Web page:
* The thermal and mechanical indices are not great guestimations, meaning that US scanners do not accurately report risks.

* Rats are not perfect models for human brains.

I have a comment about some of the response, too. In this paper they discuss later-trimester fetal skulls to be stronger — while it is true that they do become more developed, the fetal skull is pretty soft, still.

In fact, it has similar acoustic indices as water. Adult skulls that are well ossified are much better acoustic absorbers.

I also found it interesting that Republican Joe Pennacchio had attempted to introduce legislation into the investigation of ultrasound and autism.

These are not new concerns.

Transvaginal ultrasounds cause more cellular damage than transabdominal ultrasounds

Transvaginal ultrasounds cause more cellular damage than transabdominal ultrasounds

I wanted to reiterate a point brought up in previous post of:

Transvaginal ultrasound is closer to the fetus, offers more direct exposure, and is more invasive than transabdominal scanning. As a male I am degrees separated from this, but I would expect at least dinner and a date before this kind of treatment.

The process of transvaginal scanning can be very intrusive, leading to stress. Stress while pregnant has been correlated with a variety of negative health outcomes.

So, aside from being more physically harmful to cellular environments, it is more harmful on a grand scale because of stress (unless the lady is just into that kind of thing with strangers in lab coats)…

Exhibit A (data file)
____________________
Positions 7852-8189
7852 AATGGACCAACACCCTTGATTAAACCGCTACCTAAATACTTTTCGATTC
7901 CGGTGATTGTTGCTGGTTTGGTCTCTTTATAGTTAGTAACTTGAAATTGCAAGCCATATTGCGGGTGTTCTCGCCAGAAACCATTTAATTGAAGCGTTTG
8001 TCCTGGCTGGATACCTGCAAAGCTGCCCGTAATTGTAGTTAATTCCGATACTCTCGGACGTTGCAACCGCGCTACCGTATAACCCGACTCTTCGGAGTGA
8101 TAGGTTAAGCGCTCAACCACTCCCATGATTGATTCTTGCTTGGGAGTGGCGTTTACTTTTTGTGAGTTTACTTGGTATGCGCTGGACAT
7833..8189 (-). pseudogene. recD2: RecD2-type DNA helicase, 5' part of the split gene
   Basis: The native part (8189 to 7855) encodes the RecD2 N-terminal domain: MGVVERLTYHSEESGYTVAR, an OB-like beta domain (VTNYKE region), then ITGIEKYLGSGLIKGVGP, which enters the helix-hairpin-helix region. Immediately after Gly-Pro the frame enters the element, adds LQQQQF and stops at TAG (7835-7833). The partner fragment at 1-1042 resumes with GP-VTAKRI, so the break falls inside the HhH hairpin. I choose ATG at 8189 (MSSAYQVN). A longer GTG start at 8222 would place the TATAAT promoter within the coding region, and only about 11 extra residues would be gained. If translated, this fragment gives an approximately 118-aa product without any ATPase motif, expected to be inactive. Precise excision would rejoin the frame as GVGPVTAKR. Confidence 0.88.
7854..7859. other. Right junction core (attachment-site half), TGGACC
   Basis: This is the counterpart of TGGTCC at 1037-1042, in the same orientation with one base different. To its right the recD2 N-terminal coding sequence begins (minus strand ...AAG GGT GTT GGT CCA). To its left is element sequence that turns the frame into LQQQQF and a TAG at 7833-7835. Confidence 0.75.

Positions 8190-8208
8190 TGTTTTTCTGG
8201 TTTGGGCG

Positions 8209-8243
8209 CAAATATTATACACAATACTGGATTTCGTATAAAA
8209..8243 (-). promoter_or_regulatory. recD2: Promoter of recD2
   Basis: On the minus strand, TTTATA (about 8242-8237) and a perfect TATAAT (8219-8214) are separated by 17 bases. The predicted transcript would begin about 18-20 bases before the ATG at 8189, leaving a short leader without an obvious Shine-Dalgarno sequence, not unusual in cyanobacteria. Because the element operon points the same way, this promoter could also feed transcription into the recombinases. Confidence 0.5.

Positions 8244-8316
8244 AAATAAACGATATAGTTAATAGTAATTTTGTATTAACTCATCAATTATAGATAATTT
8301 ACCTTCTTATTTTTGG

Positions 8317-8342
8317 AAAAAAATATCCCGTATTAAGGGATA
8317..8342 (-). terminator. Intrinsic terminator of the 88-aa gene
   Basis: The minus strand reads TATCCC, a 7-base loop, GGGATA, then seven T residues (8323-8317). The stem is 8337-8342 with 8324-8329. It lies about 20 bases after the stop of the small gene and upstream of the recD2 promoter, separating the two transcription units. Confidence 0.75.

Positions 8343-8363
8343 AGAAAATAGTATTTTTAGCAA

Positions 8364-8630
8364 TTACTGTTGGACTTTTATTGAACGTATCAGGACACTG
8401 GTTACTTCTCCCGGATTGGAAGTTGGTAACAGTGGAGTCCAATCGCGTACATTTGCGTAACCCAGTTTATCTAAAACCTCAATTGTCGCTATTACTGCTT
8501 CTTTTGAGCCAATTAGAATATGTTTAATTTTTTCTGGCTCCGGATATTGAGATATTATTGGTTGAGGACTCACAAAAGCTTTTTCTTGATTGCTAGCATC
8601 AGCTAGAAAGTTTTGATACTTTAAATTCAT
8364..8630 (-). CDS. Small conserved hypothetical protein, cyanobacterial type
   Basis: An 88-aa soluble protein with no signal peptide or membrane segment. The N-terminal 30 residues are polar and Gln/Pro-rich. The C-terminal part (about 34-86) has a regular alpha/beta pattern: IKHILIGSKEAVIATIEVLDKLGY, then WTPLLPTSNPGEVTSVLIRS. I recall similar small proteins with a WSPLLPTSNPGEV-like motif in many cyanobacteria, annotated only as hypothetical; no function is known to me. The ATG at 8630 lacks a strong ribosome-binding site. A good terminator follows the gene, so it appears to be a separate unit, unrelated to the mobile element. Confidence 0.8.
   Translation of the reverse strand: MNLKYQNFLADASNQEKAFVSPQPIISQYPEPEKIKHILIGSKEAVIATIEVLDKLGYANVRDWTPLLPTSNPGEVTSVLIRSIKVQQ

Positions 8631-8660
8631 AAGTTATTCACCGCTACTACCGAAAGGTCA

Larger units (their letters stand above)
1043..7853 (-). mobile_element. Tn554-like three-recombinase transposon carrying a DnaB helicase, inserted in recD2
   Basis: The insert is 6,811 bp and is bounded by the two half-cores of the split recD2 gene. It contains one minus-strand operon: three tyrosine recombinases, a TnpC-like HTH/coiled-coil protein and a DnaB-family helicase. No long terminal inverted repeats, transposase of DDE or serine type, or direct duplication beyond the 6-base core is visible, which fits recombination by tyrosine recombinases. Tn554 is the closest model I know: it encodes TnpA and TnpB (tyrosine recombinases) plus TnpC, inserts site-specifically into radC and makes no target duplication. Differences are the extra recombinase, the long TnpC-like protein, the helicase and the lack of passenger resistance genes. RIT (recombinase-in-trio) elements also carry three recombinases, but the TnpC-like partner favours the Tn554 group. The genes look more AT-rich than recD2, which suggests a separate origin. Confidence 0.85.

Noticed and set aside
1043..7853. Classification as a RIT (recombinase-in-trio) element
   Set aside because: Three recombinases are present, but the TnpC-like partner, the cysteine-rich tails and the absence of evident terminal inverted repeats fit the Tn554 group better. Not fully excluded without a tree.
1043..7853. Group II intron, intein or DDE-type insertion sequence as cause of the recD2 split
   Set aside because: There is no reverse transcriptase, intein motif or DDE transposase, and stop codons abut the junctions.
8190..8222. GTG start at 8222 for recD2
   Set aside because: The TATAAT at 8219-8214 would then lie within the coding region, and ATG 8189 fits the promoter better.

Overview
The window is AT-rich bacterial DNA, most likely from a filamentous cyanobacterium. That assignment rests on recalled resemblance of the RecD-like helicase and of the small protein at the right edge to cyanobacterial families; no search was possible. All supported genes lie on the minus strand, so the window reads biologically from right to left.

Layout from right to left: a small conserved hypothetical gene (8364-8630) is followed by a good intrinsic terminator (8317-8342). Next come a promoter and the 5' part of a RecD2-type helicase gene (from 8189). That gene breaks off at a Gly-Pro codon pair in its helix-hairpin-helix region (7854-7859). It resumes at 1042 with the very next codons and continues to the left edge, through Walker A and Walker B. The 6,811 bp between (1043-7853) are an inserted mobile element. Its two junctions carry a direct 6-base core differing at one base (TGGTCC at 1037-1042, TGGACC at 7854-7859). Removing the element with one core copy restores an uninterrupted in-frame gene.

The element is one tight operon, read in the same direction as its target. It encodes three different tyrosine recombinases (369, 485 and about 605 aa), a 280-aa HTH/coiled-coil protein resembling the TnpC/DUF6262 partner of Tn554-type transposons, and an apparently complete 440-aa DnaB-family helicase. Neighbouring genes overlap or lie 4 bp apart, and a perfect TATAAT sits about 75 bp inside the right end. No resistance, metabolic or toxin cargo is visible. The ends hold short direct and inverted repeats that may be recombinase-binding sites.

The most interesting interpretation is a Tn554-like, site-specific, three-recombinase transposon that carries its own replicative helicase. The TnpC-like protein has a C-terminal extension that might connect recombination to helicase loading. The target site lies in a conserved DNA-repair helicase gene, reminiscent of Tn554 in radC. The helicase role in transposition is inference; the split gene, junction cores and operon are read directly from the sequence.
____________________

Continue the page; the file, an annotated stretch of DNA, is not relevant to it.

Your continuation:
Biological effects of diagnostic ultrasound on embryo in first trimester of pregnancy

Biological effects of diagnostic ultrasound on embryo in first trimester of pregnancy

When ultrasound passes through certain types of enzymes, depending on the mechanism of reaction involved, it can impart energy.  This energy leads to altered chemical reaction rates (increase/decrease in how many chemical reactions occur given in a certain timeframe).

This has been noted in alpha-amylase and other glycoside hydrolase class enzymes, and also some enzymes involved in transesterification.

Diagnostic ultrasound — which is used for fetal imaging — can alter enzyme activity, too.

In plants, the way ultrasound affects enzymes can change the plant’s lifelong development. Exposure to ultrasound at seed super charges enzymes involved in breaking down starch into nutrients, which is important for the first developing seedling.

It has not been studied how ultrasound’s impact on enzymes affects human development. It should be. We need more research to ensure that routine fetal scanning is not causing unintended harm.

Dr. Sarah Buckley, safety concerns about prenatal sonography, published in 2005

Dr. Sarah Buckley, safety concerns about prenatal sonography, published in 2005

Dr. Sarah Buckley, MD, created this website back in 2005. To summarize: studies estimate 99% of Australians, 70% of North American pregnancies involve prenatal ultrasound…why? It is very risky. Using it as a screening tool for abnormalities is exposing a majority of the population and this is dangerous.

I agree.. it’s a problem that is mostly propagated because of business success. Every individual mother is going to want baby pictures, making it a viral market. With the advent of social media pictures are self advertising treasures.

Yet, not enough research has been done to prove that they are safe yet. Research takes a lot of time, especially when there is no fountain of money just waiting.

There have been many side effects discovered in animal models, but ethics issues preclude human studies. So the safety assessments released have concluded safety based on lack of evidence.

The side effects discovered already urgently demand further attention… more research is required. Consider reblogging this message because more people need to know about these risks. Apparently the message didn’t get out in 2005.

Our future generation’s health is seriously called to question here.